The meetings will continue further, though the next date has not been firmed up yet. While the effort to resolve the crisis is seen, there seems to be hardly any consensus on disengagement from all friction areas.
India has been insisting on a complete dis-engagement of the Chinese troops and restoring the Status Quo Ante in all areas of eastern Ladakh prior to April 2020. (File photo: PTI)
India China Talks in Ladakh: The 6th Corps Commander meeting concluded late in the evening at 11 pm after nearly 14 hours. The meetings will continue further, though the next date has not been firmed up yet. While the effort to resolve the crisis is seen, there seems to be hardly any consensus on disengagement from all friction areas.
Yesterday’s meeting was attended by a larger delegation including a Joint Secretary of the MEA. From India Lt Gen Harinder Singh, the commander of the Leh-based 14 Corps of the Indian Army and for the first time MEA Joint Secretary Naveen Srivastava also joined in the talks. He has been engaged in the diplomatic level talks with the Chinese side on the border issue under the framework of the Working Mechanism for Consultation and Coordination (WMCC) on border affairs. Also part of the Indian delegation was Lt Gen PGK Menon, who according to sources is expected to be the commander of the 14 Corps from October.
“The participants in the talks have correctly taken the cue from the recent declarations after the Foreign Ministers Meeting at Moscow. It is imperative that we proceed ahead within that framework. The presence of the representative of the Ministry of External Affairs also reinforces this stand,” opine experts.
What was the agenda of the talks?
India has been pushing for a complete and early disengagement of Chinese troops from the friction points in eastern Ladakh. The talks focused on the five-point bilateral agreement to ease the long standoff along the Line of Actual Control (LAC).
And the Indian side insisted on the time-bound implementation of the agreement which was finalised on Sept 10 at the end of talks between External Affairs Minister S Jaishankar and his Chinese counterpart Wang Yi in Moscow.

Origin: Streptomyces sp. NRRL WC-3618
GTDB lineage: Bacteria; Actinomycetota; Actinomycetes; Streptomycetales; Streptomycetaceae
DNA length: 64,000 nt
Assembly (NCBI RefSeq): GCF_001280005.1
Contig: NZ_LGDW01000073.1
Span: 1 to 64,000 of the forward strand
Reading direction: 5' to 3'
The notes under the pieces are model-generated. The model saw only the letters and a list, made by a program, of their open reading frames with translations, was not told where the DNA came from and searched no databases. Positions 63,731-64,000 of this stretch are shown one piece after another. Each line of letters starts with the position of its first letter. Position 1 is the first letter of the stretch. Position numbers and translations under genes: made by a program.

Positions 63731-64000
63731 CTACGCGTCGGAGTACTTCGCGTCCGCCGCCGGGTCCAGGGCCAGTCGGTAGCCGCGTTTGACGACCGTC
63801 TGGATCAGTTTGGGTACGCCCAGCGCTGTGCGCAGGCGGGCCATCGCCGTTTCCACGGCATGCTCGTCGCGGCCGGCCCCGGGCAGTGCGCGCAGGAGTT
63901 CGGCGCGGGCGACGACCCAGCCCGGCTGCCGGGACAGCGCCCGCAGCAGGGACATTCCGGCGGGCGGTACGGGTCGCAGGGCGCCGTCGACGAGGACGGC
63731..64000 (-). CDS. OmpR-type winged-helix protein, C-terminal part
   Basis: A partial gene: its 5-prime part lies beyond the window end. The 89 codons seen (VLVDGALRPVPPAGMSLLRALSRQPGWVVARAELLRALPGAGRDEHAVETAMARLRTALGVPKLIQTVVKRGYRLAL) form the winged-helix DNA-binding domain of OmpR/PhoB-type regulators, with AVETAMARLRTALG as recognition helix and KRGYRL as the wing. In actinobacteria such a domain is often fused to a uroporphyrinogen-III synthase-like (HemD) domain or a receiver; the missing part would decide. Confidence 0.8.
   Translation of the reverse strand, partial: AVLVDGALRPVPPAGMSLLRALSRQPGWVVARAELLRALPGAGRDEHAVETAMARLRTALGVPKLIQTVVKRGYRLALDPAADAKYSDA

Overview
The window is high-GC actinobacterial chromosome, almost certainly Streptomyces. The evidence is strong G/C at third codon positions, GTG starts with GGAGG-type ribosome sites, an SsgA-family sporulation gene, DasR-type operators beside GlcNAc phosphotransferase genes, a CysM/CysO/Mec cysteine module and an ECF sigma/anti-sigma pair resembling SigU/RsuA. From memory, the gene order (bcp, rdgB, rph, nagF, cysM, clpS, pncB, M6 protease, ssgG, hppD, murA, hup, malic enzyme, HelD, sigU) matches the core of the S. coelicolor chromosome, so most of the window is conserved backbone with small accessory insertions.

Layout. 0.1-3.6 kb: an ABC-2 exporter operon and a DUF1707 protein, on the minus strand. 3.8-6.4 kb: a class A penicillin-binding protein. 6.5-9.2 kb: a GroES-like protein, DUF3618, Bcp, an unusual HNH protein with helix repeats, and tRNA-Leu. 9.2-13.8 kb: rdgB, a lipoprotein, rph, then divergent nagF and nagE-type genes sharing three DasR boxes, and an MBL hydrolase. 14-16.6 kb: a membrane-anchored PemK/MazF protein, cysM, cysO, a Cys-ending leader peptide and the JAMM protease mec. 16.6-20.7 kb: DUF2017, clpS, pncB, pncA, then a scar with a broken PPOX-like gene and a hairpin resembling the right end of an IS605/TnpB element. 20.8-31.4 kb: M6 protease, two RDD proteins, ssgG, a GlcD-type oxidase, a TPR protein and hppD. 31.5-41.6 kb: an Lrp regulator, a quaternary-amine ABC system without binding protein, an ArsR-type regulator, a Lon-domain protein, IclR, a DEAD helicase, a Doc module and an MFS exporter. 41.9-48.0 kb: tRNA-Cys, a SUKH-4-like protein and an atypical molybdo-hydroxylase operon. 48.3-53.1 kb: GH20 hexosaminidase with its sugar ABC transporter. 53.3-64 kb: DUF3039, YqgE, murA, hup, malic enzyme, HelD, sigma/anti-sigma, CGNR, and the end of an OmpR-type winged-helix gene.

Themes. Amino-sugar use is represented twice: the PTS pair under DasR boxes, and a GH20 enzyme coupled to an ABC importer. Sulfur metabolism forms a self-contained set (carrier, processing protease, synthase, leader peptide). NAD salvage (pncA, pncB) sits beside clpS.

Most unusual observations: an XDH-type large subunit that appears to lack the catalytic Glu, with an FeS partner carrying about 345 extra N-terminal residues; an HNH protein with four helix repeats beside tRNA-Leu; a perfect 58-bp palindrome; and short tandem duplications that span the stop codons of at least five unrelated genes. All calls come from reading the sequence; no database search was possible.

Also, the two sides talked about a specific timeline for implementation of the five-point agreement.
The talks started at 9 am on Sept 21, 2020, in Moldo on the Chinese side of the Line of Actual Control (LAC). The talks went on for long 14 hours which were inconclusive.
India has been insisting on a complete dis-engagement of the Chinese troops and restoring the Status Quo Ante in all areas of eastern Ladakh prior to April 2020.
As reported earlier, the fifth round of Corps commander talks last month lasted for almost 11 hours. The fourth round in July had gone on for 15 hours.
What do former military officers say about the Indo-China Commanders’ Talks?
Maj Gen Jagatbir Singh (Retd) says, “The first step to defuse a standoff; the type that is being witnessed between India and China in Eastern Ladakh is dialogue. This dialogue has to be focused at disengagement and thereafter at de-escalation. In military terms the connotations of both are different. The first involves separating the troops which are in close proximity to each other and at places literally facing each other within the range of direct firing weapons to step back to a distance. The latter is more complex as it entails vacating those areas occupied and moving troops behind the accepted line of the LAC and simultaneously or later reducing the buildup of troops and equipment which has taken place over this period of time in this Sector .”